וּפִיו מְצוּפֶּה זָהָב. וְהָתַנְיָא: צִיפָּהוּ זָהָב בִּמְקוֹם הַנָּחַת פִּיו — פָּסוּל, שֶׁלֹּא בִּמְקוֹם הַנָּחַת פִּיו — כָּשֵׁר! אֲמַר אַבָּיֵי: כִּי תְּנַן נָמֵי מַתְנִיתִין — שֶׁלֹּא בִּמְקוֹם הַנָּחַת פֶּה תְּנַן. § It was taught in the mishna: And the mouth of the shofar that was used on Rosh HaShana was plated with gold. The Gemara raises a difficulty: But isn’t it taught in a baraita: If a shofar was plated with gold at the place where one puts his mouth, it is unfit for blowing; if it was plated, but not at the place where he puts his mouth, it is fit for blowing? Abaye said: When we learned in the mishna as well, we learned that it referred not to the place where one puts his mouth, but a little above it.
וּשְׁתֵּי חֲצוֹצְרוֹת מִן הַצְּדָדִים. וּתְרֵי קָלֵי מִי מִשְׁתַּמְעִי? וְהָתַנְיָא: ״זָכוֹר״ וְ״שָׁמוֹר״, בְּדִיבּוּר אֶחָד נֶאֶמְרוּ, מַה שֶּׁאֵין הַפֶּה יְכוֹלָה לְדַבֵּר וְאֵין הָאוֹזֶן יְכוֹלָה לִשְׁמוֹעַ! לְכָךְ מַאֲרִיךְ בְּשׁוֹפָר. § It was taught in the mishna: And there were two trumpets, one on each of the two sides of the person sounding the shofar. The Gemara asks: But is it really possible to properly discern two different sounds, that of the shofar and that of the trumpets, at the same time? Isn’t it taught in a baraita: The two versions of the fifth of the Ten Commandments, “Remember the Shabbat day” (Exodus 20:8) and “Keep the Shabbat day” (Deuteronomy 5:12), were spoken by God simultaneously in a single utterance, something that the human mouth cannot speak and the human ear cannot hear? This indicates that it is impossible to take in two sounds at once, and so, due to the sound of the trumpets, it should be impossible to hear the blast of the shofar. The Gemara answers: For this reason they would sound a long blast with the shofar, to make it possible to hear the sound of the shofar on its own.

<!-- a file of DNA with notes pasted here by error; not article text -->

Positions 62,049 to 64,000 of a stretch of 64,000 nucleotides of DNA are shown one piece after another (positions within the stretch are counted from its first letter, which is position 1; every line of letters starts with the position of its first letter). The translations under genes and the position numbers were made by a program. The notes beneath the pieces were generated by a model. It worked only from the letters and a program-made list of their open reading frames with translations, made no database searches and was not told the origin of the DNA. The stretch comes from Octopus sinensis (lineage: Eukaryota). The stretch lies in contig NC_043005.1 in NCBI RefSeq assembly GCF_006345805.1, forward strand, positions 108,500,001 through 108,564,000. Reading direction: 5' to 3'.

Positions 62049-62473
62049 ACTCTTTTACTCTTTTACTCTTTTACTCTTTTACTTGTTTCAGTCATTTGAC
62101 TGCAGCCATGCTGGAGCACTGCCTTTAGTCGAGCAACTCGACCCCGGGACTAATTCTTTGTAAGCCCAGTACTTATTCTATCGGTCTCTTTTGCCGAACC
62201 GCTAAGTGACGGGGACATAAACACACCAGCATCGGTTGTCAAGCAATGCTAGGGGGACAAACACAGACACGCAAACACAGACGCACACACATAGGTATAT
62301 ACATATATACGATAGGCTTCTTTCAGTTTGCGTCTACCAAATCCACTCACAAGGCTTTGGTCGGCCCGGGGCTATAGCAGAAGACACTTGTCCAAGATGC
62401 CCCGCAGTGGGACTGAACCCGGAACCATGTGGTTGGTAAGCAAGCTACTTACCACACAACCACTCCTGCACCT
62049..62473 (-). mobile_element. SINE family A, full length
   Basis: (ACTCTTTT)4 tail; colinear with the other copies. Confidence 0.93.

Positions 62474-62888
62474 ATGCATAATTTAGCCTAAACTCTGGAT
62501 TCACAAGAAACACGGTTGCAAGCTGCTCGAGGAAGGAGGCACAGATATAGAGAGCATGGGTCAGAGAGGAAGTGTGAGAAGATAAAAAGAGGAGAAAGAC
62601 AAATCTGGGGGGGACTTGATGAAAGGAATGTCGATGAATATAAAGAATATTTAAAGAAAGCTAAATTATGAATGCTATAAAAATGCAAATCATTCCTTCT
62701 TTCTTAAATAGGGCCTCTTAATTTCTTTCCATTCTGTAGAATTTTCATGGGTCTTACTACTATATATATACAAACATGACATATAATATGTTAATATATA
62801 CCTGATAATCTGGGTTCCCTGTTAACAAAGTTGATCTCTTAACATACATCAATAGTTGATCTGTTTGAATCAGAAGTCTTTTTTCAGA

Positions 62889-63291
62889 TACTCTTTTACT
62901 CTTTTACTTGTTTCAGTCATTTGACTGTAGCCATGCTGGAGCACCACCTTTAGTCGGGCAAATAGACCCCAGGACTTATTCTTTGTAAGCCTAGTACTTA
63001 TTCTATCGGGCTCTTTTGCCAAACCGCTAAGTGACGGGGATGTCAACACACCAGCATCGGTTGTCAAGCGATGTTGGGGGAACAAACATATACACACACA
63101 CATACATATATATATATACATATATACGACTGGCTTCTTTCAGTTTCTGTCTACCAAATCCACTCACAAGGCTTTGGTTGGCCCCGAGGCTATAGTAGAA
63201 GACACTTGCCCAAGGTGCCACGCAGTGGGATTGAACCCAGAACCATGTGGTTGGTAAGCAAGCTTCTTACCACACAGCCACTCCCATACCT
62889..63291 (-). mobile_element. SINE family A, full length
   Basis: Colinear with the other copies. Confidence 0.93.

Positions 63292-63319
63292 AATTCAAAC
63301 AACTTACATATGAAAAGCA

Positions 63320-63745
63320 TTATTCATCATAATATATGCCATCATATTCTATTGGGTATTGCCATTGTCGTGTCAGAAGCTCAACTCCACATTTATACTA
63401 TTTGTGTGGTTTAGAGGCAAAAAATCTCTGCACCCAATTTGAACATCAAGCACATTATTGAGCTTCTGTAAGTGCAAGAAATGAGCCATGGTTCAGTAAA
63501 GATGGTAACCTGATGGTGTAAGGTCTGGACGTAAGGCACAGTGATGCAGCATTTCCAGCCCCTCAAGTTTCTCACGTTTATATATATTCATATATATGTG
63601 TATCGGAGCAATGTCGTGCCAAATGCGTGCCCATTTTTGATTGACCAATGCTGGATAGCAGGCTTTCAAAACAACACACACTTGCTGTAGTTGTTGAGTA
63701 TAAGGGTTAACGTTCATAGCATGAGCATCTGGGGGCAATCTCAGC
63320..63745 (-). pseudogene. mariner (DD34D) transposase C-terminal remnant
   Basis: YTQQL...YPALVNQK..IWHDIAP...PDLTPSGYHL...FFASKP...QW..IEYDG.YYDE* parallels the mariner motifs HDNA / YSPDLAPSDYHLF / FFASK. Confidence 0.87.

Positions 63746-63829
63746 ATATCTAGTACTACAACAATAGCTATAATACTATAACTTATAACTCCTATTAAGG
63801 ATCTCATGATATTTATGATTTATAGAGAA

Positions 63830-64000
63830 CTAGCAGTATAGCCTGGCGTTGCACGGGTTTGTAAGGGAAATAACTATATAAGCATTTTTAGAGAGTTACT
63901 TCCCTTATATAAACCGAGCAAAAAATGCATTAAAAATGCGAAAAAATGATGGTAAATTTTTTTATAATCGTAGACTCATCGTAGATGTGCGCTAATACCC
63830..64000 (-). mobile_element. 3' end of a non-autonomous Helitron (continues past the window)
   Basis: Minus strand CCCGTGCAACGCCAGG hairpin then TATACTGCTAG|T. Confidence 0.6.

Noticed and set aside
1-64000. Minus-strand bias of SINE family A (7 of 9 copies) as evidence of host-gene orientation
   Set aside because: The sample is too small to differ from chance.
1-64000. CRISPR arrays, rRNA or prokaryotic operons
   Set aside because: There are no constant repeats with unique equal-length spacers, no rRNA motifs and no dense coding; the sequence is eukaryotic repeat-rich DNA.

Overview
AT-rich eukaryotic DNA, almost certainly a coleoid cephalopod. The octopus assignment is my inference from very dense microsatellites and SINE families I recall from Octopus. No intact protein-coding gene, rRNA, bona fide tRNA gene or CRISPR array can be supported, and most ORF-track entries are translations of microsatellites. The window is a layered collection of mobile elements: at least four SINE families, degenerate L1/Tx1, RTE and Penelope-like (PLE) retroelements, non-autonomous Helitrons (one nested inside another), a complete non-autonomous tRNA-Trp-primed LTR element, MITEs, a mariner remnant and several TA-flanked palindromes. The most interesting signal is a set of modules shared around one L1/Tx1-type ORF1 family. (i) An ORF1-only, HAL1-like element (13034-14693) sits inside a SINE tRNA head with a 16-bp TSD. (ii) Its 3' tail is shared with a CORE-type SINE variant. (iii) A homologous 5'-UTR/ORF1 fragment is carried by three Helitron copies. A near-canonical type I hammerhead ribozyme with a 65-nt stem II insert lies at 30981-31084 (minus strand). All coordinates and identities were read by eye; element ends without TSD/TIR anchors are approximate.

לְמֵימְרָא דְּכִי שָׁמַע סוֹף תְּקִיעָה בְּלֹא תְּחִילַּת תְּקִיעָה יָצָא, וּמִמֵּילָא: תְּחִילַּת תְּקִיעָה בְּלֹא סוֹף תְּקִיעָה יָצָא? The Gemara rejects this answer: Is this to say that if one hears the end of a blast without hearing the beginning of the blast he has fulfilled his obligation? In this case one hears only the end of the shofar blast, since the shofar was initially sounded together with the trumpets. If so, it would follow that if one hears the beginning of the blast without hearing the end of the blast, he has also fulfilled his obligation.